Table 5 summarizes some of the results of this pilot study. It seems that this particular clinical rotation integrated with simulation is helping students to develop at least three of the QSEN competencies—patient-centered care, teamwork and collaboration, and safety—but are not as focused on evidence-based practice, quality improvement, and informatics. Furthermore, although students have more opportunities in their clinical rotation for patient-centered care and developing effective communication skills, there is still time wasted in nonpurposeful interactions.

Suggested Use of Clinical and Simulation Experiences

Table 5: Suggested Use of Clinical and Simulation Experiences

QSEN competencies are acknowledged as key proficiencies for quality care and patient safety that should be attained during the student’s education in the nursing program (Brown, Feller, & Benedict, 2010; Chenot & Daniel, 2010; Cronenwett et al., 2007; Forbes & Hickey, 2009; Schlar, Ostendorf, & Kinner, 2012). This pilot study seems to demonstrate that students had the opportunity to practice nursing care activities in both settings that correspond with three of the six QSEN competencies: patient-centered care, teamwork and collaboration, and safety. In both the hospital setting and in the simulation laboratory, students were observed to spend little time engaging in the other three QSEN category activities: evidence-based practice, quality improvement, and informatics. It is difficult to conclude from these preliminary results that the clinical and simulation laboratory settings were comparable, except that both environments did not provide experiences that developed all of the QSEN competencies. Our findings are congruent with those of Smith, Cronenwett, and Sherwood (2007) and may represent actual limited opportunities for students or the weakness of the tool in capturing behaviors that signify student opportunity to develop certain QSEN competencies.

If employers expect students to have minimal competency in these important activities, then nurse educators must ensure that current teaching–learning strategies are, in fact, helping students to develop these skills. A mixed educational approach integrating simulation, classroom, and clinical experiences offers significant promise for meeting these expectations.

The potential lack of practice with all six QSEN competencies in both the clinical and simulation settings is not altogether surprising but does cause concern. This presents additional cause for nurse educators and agency leaders to join in meaningful academic–service partnerships and develop integrated learning activities that help students develop all of the QSEN competencies. Educators may use the results of this pilot study to intentionally manage clinical experiences to help students acquire these important quality care and safety competencies.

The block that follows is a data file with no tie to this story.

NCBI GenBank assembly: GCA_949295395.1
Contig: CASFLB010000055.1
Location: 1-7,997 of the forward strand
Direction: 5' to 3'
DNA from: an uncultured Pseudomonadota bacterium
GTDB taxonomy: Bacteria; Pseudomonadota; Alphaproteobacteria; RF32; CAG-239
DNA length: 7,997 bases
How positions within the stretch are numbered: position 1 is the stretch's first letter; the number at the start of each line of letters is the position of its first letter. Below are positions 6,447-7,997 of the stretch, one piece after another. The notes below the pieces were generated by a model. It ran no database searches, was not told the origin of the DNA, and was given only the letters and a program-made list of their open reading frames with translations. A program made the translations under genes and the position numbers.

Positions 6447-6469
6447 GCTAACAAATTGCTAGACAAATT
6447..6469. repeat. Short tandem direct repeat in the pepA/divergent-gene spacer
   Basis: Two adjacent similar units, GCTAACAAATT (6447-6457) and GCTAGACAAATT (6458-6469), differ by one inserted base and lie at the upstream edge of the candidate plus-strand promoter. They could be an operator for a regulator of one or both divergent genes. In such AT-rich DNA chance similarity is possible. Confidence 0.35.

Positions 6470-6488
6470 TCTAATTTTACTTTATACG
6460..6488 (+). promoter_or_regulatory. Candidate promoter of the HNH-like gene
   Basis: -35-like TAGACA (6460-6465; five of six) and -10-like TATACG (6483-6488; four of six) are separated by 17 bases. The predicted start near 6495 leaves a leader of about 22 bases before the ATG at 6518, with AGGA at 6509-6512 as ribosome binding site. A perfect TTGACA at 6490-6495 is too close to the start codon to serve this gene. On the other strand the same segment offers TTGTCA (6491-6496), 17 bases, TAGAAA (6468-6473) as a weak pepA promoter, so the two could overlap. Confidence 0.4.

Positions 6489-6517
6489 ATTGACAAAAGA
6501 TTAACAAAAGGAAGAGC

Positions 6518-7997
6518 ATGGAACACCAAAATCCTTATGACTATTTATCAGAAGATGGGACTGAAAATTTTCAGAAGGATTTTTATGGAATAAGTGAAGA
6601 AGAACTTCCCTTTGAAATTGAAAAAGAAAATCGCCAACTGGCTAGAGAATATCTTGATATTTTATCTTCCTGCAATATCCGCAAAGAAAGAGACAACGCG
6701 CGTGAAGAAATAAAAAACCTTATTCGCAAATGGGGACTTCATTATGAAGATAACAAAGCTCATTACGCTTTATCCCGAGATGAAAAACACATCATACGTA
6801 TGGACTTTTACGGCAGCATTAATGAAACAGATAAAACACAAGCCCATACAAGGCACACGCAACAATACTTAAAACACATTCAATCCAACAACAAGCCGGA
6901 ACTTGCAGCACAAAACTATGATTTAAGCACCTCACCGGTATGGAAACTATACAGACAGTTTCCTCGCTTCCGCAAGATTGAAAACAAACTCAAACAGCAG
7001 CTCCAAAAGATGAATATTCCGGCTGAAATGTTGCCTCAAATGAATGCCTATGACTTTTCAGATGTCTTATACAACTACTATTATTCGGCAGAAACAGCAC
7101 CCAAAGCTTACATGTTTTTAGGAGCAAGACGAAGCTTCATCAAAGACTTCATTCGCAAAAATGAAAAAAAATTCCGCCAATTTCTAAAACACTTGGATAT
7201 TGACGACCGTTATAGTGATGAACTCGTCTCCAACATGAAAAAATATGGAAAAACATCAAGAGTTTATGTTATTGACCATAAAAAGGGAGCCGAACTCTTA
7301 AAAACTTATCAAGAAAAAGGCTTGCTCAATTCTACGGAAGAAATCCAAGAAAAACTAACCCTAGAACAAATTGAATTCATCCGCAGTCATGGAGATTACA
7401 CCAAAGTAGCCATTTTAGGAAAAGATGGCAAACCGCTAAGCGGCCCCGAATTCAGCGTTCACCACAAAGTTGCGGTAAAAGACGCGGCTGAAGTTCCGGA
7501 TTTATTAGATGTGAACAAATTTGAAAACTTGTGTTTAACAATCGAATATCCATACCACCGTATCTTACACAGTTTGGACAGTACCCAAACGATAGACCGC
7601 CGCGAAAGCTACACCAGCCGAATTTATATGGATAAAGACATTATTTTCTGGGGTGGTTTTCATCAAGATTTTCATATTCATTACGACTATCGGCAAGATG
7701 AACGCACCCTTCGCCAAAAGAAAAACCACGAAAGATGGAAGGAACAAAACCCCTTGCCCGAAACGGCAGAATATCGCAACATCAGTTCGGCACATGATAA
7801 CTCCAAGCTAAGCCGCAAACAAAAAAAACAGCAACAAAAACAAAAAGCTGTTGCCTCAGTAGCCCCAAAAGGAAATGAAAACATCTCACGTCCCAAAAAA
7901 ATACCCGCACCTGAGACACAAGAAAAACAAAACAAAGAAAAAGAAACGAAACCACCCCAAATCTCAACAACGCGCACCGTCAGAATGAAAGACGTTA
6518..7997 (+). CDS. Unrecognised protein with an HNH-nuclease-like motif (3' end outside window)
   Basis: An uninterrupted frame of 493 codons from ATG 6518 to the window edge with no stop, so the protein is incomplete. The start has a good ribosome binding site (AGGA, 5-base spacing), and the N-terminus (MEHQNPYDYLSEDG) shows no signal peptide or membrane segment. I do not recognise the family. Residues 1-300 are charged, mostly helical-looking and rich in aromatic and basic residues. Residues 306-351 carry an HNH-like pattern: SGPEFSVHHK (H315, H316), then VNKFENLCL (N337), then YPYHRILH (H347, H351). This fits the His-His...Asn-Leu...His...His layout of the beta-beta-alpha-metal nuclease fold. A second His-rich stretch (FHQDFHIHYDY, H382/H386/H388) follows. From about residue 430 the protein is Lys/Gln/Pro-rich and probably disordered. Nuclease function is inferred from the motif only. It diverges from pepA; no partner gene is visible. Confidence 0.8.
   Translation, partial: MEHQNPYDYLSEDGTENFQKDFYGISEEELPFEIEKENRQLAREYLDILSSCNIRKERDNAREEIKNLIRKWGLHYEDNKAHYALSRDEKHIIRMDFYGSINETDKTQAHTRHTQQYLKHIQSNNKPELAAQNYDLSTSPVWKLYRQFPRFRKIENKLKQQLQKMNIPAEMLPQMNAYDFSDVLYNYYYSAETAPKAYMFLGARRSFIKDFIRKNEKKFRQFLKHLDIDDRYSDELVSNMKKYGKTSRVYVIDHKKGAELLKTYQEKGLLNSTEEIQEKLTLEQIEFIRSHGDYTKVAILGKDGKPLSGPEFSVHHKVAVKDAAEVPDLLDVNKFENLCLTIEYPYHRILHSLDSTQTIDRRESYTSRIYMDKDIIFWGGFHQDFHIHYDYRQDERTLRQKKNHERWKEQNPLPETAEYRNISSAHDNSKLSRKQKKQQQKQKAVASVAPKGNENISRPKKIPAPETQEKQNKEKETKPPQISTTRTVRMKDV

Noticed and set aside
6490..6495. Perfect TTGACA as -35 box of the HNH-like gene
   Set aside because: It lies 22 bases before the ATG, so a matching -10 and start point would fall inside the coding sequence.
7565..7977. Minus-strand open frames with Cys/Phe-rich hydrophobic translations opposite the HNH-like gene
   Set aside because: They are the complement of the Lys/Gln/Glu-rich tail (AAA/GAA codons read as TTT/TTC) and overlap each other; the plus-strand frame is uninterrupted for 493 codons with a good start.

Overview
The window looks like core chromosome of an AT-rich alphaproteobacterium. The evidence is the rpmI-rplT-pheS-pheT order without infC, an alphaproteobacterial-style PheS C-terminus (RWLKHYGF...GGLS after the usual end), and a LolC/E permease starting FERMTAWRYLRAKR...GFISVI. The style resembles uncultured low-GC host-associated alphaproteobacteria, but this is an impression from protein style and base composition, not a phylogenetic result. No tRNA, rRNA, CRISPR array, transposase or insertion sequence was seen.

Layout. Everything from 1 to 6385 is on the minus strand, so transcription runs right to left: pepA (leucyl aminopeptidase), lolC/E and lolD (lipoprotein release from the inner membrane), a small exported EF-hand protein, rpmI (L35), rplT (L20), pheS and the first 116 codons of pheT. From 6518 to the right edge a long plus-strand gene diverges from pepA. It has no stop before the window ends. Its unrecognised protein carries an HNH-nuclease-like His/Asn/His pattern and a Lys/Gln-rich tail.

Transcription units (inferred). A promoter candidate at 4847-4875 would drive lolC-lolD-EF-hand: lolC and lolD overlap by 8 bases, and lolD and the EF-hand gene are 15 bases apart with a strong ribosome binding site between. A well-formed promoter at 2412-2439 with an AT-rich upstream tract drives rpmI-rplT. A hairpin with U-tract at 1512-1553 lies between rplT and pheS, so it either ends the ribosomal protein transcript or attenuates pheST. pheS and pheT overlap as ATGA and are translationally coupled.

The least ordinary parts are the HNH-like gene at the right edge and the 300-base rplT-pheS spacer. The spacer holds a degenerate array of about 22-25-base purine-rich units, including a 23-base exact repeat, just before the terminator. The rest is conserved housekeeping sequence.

References

  • Bambini, D., Washburn, J. & Perkins, R. (2009). Outcomes of clinical simulation for novice nursing students: Communication, confidence, clinical judgment. Nursing Education Perspectives, 30, 79–82.
  • Bandura, A. (1986). Social foundations of thought and action: A social cognitive theory. Englewood Cliffs, NJ: Prentice Hall.
  • Brown, R., Feller, L. & Benedict, L. (2010). Reframing nursing education: The Quality and Safety Education for Nurses initiative. Teaching and Learning in Nursing, 5, 115–118. doi:10.1016/j.teln.2010.02.005 [CrossRef]
  • Chenot, T.M. & Daniel, L.G. (2010). Frameworks for patient safety in the nursing curriculum. Journal of Nursing Education, 49, 559–568. doi:10.3928/01484834-20100730-02 [CrossRef]
  • Cronenwett, L., Sherwood, G., Barnsteiner, J., Disch, J., Johnson, J., Mitchell, P. & Warren, J. (2007). Quality and Safety Education for Nurses. Nursing Outlook, 55, 122–131. doi:10.1016/j.outlook.2007.02.006 [CrossRef]
  • Forbes, M.O. & Hickey, M.T. (2009). Curriculum reform in baccalaureate nursing education: Review of the literature. International Journal of Nursing Education Scholarship, 6(1). doi:10.2202/1548-923X.1797 [CrossRef]
  • Franke, R.H. & Kaul, J.D. (1978). The Hawthorne experiments: First statistical interpretation. American Sociological Review, 43, 623–643. doi:10.2307/2094540 [CrossRef]